Friday, July 6, 2012
Al-Noor International Mushaira 2012 Local Poets disregarded
July 1, 2012
By Saeed Qureshi
The much awaited Mushaira 2012 held on June 30, at the Irving Arts Center has been meticulously organized by the Al-Noor International and other patterns, sponsors and the promoters. Despite Noor Amrohvi’s personal great skills and immense expertise at arranging such literary functions, there was one snag that hung over this marvelous event throughout the evening. It was a time bound Mushaira that had to be wound-up at some point between 12 midnight and 1a.m.
Those hurt by this time constraint were the local poets. Mr. Amrohvi, the founder of the academy and stage secretary had to make, at the start of the Mushaira, an unsavory announcement that dampened the spirits of the local poets. Departing from the established tradition, he announced that for this specific evening, the guest speakers would first recite or read their poetic creations. He said that if there was still some time left after all the guest poets had finished, the local poets would be given a chance to present their verses. Indeed it was a humiliating call and was least expected.
It would have been appreciated if such unusual announcement was conveyed to the local poets in advance who understandably have been waiting for almost a couple of months particularly for this evening. The attorneys often use a term “bait and switch” to define a concealed glitch or trick. It means that one may use a subterfuge or antic to allure and entice the prospective buyers to buy such products as insurance, gadgets or relief medicines. This is what the chief architect of this grand literary function has done.
The poets are sensitive creatures and to debar or exclude or condition them to certain sudden regulations, unfolded on the spur of the moment, would despair and offend them immeasurably. That is what happened to the score of local poets who were ready to walk up to the glittering stage for recital of hard composed ghzals sonnets, poems or couplets.
The organizers and chieftains of the International Al-Noor Academy have consciously or unconsciously disgraced and belittled the local poets in comparison to the invited poets from other destinations. They have given this message to the local poets that they were less equals and possessed less poetic genius. It is another matter that our poets from Dallas are excellent and rather more competent and versatile than most of the repetitive parrot-like poets imported from outside.
In the initial three hours, I have observed that almost all the external poets were dishing out the same stale stuff that they have been presenting for ages. So where do you draw the line between an exceptionally outstanding poet and the one who is on a lower level? But irrespective of the merit of a poet or writer or his or her being a guest, all deserve the same respect and treatment without segregating them into guests or local ones. It was the unkindest cut that has hurt the sensitivities and self- respect of the local poets, which might take some considerable amount of time to heal up.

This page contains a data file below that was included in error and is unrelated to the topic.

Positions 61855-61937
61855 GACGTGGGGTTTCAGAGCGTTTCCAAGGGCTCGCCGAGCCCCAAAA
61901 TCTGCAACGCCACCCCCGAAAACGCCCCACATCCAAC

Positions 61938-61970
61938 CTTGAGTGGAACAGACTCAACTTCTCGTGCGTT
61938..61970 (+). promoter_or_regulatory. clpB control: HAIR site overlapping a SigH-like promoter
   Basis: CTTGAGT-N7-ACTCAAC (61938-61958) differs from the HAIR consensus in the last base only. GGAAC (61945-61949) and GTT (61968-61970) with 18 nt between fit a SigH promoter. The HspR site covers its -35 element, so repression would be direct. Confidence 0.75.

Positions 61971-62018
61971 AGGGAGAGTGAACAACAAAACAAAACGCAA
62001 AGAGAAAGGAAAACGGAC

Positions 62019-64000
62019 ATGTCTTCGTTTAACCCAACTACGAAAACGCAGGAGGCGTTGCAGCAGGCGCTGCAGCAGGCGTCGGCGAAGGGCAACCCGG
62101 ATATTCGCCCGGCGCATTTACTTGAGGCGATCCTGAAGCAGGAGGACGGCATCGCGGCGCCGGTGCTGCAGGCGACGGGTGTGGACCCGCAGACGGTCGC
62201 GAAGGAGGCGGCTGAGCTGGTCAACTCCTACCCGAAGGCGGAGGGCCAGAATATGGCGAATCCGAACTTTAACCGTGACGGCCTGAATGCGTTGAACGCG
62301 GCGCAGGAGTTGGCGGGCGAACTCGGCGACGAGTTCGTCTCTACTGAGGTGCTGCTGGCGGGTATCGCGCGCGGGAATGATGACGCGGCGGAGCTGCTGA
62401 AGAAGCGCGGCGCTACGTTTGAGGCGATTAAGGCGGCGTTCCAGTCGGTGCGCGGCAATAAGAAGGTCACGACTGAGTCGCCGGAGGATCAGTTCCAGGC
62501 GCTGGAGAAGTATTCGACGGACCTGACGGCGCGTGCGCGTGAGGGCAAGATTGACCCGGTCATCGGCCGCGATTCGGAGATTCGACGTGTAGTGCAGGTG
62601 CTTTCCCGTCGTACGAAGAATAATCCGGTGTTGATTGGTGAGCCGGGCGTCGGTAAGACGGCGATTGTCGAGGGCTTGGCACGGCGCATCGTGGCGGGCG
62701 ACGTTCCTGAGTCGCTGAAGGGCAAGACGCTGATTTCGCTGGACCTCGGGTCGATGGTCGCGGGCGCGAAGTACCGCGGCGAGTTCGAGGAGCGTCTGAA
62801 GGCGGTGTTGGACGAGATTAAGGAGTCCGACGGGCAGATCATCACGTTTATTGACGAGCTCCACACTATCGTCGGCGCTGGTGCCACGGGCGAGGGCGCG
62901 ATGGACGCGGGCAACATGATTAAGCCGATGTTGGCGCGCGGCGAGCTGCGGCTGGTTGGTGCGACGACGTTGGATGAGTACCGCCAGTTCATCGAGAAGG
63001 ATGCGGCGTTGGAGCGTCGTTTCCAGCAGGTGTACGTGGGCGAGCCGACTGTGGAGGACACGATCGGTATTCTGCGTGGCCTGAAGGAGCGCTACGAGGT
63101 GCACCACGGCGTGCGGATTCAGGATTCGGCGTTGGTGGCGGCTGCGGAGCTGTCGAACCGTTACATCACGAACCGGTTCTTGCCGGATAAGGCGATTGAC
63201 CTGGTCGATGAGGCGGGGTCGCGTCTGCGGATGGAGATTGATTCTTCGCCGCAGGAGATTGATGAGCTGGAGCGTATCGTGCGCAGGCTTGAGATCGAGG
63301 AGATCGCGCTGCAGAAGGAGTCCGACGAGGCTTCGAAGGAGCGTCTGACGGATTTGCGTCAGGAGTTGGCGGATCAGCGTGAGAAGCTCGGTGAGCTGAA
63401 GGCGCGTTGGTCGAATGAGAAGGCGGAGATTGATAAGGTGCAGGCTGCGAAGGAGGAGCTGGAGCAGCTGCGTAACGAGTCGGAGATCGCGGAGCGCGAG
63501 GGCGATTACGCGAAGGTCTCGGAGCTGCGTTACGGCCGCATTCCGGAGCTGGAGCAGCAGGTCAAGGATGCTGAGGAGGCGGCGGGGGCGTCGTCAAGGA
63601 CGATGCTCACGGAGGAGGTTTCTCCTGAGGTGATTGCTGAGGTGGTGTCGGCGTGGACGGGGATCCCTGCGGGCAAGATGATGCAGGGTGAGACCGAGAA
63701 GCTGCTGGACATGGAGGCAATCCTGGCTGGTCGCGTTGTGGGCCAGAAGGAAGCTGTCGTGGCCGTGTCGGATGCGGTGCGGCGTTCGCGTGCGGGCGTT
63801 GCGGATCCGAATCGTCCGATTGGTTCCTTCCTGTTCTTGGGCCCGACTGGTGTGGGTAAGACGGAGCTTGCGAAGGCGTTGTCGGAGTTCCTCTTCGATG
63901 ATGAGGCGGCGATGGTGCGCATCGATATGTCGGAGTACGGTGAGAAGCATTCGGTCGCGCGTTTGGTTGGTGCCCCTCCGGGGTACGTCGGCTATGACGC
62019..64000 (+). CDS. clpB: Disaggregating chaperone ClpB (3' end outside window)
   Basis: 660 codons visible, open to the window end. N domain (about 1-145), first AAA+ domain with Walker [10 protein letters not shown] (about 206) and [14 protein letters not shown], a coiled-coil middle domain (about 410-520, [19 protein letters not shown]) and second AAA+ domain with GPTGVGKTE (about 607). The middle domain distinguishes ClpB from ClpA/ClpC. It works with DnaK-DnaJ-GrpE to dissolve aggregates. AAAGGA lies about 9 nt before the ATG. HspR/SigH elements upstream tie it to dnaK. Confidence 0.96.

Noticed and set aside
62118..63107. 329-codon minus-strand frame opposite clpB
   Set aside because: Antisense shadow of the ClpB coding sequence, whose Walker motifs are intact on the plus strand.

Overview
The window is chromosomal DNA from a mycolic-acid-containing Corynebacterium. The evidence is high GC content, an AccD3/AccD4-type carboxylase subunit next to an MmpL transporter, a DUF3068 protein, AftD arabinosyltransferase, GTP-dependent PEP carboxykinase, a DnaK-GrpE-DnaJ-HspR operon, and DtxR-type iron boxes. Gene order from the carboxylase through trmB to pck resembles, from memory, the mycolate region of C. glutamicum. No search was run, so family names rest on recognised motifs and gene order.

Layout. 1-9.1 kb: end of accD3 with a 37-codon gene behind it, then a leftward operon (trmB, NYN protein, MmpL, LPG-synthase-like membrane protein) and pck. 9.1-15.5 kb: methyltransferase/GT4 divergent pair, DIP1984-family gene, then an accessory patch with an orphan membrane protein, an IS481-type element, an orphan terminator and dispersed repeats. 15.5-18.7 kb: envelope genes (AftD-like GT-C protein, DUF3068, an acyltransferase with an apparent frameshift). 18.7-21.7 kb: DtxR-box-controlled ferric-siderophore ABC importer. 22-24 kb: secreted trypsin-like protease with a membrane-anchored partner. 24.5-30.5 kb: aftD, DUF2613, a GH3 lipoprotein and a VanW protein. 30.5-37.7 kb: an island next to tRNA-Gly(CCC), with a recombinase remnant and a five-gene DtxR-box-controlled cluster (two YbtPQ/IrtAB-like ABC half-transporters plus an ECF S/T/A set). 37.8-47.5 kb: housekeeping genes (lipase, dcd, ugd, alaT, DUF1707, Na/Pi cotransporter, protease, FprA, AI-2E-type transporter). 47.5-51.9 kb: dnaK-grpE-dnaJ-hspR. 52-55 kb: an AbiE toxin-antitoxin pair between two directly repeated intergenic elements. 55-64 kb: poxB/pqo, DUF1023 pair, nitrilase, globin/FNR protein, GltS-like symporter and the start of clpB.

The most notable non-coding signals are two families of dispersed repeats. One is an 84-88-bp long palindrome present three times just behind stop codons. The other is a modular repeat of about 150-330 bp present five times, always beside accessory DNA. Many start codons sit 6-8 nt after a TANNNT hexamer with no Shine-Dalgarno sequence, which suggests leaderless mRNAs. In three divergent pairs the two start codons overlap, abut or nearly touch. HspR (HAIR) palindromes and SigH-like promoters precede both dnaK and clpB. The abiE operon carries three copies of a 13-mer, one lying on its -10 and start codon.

What one can figure out is that it was simply a ruse to beguile the local poets to attend the assemblage and keep sitting with their fingers crossed till they are mercifully called to the stage. Most of the poets remained in the hall till the last guest poet was called and then the party was announced to be over.
The poets expect appreciation and applause for their compositions that they craft and refine at the cost of a great deal of mental exercise, deep pondering and prolonged reflections with the fond hope that they would be able to share that precious treasure with others. It is naivety to expect that the audience would remain glued to the seats for the local poets and to listen to their poetry after an executive and fatiguing long session allocated entirely to the guest poets. It would be expecting a miracle.
First, no one would sit that longer at night. Secondly even if a few steadfast poetry lovers still continue to be present, they would do so for some pressing reason or for the sake of courtesy. Their minds would not assimilate the contents or catch up with the spirit of the poetry being presented or proffered at that God-forsaken hour of night.
So a very distasteful and rather offensive tradition has been introduced by a person who otherwise is a fan of Urdu and has been in the service of its publicity and projection with unswerving dedication and profound selflessness for better part of his life.